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Muslim Roma Win Discrimination Case Against Montenegro

6 December 2017

Strasbourg, Budapest 6 December 2017: A Romani man and his family who were harassed by neighbours for being both Roma and Muslim, have won their case before the European Court of Human Rights. The family had exhausted inadequate domestic courts which were not delivering justice. So instead they took their case against the authorities who were not properly investigating the ethnic and religious attacks against them.

The European Roma Rights Centre (ERRC) intervened in the case on the important issue of intersectional discrimination: the applicant was a Romani Muslim and his neighbours' threats and slurs focused on both identities. Interveners are separate parties to the case who make factual and legal submissions to the Court to help the Court make the right decision with the right reasons.

The family had been subjected to racial and religious slurs, death threats, graffiti painted on their door, attacks on their car, and gunfire aimed at their apartment before they turned to the law. The Court focused on two of the most threatening incidents. Carefully examining the conduct of the police, the Court found it wanting. In one of the incidents, bullets had been fired - those accused of firing them denied they did it, but admitted they heard gunfire and saw the shells. The Court criticised the police for not collecting the shells and seeing if those who allegedly fired them had a gun. Overall, the Court found that "the applicant was not provided with the required protection of his right to psychological integrity".

The Court agreed that the violation was compounded by the fact that the applicant was Roma as well as Muslim.

In its written submission to the Court as a third party, the ERRC pointed out the existence of endemic racism against Roma in Montenegrin society. The ERRC also pointed out the evidence of institutional racism within Montenegrin police, who usually treated serious hate crimes as misdemeanours and seldom won convictions.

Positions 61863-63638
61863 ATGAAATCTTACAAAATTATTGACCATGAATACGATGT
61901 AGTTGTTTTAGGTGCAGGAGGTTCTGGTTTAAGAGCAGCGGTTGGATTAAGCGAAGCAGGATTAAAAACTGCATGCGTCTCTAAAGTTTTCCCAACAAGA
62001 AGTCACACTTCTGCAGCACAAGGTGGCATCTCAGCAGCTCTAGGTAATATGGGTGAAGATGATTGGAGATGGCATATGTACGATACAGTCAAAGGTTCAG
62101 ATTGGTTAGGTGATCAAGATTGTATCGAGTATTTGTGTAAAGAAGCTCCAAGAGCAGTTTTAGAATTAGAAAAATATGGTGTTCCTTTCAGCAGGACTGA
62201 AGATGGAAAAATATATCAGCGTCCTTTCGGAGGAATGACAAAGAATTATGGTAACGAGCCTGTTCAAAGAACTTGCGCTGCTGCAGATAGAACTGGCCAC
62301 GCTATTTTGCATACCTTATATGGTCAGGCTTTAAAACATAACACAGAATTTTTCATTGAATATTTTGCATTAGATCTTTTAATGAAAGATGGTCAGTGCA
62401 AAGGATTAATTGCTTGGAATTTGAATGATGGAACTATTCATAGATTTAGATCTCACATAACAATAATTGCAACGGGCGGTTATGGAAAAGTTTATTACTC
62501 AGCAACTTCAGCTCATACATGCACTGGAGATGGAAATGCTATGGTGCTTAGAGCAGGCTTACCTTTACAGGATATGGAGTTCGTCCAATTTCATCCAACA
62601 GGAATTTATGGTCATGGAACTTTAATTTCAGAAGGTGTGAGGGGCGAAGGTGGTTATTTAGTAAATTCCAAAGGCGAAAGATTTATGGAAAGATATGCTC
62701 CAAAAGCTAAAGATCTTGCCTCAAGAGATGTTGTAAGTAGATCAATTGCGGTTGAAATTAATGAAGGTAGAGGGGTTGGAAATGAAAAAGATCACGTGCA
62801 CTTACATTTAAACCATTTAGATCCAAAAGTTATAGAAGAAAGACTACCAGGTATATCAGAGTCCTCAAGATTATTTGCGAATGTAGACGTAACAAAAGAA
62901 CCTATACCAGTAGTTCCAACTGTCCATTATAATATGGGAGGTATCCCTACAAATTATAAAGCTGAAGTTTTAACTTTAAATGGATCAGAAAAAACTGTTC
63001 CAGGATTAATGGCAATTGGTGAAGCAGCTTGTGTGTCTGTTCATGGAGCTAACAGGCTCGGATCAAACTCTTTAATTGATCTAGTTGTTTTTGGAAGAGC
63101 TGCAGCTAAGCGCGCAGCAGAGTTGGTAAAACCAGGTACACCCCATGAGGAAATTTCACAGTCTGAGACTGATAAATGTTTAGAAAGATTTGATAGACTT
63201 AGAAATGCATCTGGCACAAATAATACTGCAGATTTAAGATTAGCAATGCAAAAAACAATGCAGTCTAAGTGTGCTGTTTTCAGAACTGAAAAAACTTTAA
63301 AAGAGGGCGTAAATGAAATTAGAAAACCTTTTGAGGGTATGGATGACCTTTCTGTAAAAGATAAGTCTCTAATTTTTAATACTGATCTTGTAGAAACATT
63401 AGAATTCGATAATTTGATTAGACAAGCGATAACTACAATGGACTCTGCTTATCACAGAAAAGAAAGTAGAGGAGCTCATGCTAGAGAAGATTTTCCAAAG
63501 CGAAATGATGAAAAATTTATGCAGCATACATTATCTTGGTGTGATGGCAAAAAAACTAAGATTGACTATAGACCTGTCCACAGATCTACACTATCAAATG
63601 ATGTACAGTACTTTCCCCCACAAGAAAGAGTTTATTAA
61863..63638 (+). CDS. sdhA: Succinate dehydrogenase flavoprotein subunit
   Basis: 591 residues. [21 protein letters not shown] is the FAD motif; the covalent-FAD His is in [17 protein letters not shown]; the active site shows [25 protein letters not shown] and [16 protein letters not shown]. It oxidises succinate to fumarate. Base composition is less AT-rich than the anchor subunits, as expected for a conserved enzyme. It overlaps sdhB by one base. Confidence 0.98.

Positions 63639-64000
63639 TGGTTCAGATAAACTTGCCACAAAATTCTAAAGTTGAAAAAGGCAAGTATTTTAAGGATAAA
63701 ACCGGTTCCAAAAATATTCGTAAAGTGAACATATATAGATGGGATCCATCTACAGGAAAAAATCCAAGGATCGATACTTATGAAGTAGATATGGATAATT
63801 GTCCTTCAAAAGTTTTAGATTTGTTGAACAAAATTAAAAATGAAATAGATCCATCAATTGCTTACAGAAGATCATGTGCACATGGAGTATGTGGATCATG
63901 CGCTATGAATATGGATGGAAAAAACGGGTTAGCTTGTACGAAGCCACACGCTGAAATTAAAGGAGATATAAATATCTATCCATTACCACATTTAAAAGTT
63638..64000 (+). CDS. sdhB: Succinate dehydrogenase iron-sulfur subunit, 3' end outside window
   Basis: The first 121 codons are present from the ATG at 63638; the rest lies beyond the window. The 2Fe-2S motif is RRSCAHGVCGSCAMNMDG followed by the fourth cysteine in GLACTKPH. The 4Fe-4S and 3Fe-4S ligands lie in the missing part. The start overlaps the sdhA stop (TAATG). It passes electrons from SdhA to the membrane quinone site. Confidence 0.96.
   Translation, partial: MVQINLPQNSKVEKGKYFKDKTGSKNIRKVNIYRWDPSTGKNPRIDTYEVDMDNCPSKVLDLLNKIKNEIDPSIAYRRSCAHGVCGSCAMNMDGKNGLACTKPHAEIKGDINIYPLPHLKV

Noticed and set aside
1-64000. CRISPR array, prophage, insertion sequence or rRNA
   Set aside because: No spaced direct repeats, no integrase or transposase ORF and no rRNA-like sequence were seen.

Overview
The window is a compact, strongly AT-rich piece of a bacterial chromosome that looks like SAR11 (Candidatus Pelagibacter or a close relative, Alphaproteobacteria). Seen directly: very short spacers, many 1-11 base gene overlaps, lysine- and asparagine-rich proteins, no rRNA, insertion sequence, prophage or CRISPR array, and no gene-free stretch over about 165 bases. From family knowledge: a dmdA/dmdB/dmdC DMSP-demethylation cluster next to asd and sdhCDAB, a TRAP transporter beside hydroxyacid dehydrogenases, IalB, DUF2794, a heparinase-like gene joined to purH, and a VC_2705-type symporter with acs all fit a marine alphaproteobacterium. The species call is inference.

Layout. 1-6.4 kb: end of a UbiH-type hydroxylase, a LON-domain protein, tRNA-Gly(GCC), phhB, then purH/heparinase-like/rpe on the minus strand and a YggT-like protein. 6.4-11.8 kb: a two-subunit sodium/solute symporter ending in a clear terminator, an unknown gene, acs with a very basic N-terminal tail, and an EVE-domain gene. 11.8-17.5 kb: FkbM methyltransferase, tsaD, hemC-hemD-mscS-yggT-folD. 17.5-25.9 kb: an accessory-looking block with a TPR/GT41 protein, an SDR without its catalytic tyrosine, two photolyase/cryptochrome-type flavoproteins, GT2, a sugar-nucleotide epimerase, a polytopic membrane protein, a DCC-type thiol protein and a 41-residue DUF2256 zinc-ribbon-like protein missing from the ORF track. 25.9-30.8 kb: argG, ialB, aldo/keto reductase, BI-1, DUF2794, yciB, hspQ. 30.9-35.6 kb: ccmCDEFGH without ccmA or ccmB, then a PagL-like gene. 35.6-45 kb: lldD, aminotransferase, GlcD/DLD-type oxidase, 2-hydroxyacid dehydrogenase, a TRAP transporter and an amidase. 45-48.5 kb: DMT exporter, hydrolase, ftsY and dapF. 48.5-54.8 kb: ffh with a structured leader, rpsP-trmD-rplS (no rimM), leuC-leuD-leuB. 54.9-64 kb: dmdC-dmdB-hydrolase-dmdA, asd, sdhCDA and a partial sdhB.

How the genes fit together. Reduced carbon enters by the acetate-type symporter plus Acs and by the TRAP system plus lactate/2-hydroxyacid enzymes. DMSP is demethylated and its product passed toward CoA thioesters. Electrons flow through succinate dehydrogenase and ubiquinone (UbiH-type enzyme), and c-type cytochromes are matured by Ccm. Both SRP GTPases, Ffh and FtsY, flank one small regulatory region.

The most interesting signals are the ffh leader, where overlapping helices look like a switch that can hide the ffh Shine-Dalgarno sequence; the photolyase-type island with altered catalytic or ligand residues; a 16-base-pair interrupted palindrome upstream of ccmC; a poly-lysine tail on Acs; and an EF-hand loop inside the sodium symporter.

The ERRC's President, Dorde Jovanovic, said "Roma are not a single, homogeneous category. We are women, men, children, Muslims, Christians, lesbians, gay men, straight people, some of us have disabilities. Antigypsyism interacts with misogyny, homophobia, Islamophobia, and other ideologies of hate in complicated ways. This case is just one example. I congratulate the brave man and his family who brought this case. I hope other intersectional forms of discrimination will reach the Court and that we will be able to help the Court deliver powerful judgments that show and condemn the failure of police and others to do their jobs and protect our human rights"

For more information, or to request an interview contact:

Jonathan Lee
Communications Coordinator
European Roma Rights Centre
jonathan.lee@errc.org
+36 30 500 2118

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ERRC submission to UN HRC on Hungary (February 2018)

14 February 2018

Written Comments of the European Roma Rights Centre concerning Hungary to the UN Human Rights Committee for consideration at its 122nd session (12 Narch - 6 April 2018).

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The Fragility of Professional Competence: A Preliminary Account of Child Protection Practice with Romani and Traveller Children in England

24 January 2018

Romani and Traveller children in England are much more likely to be taken into state care than the majority population, and the numbers are rising. Between 2009 and 2016 the number of Irish Travellers in care has risen by 400% and the number of Romani children has risen 933%. The increases are not consistent with national trends, and when compared to population data, suggest that Romani and Traveller children living in the UK could be 3 times more likely be taken into public care than any other child. 

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Families Divided: Romani and Egyptian Children in Albanian Institutions

21 November 2017

There’s a high percentage of Romani and Egyptian children in children’s homes in Albania – a disproportionate number. These children are often put into institutions because of poverty, and then find it impossible ever to return to their families. Because of centuries of discrimination Roma and Egyptians in Albania are less likely to live in adequate housing, less likely to be employed and more likely to feel the effects of extreme poverty.

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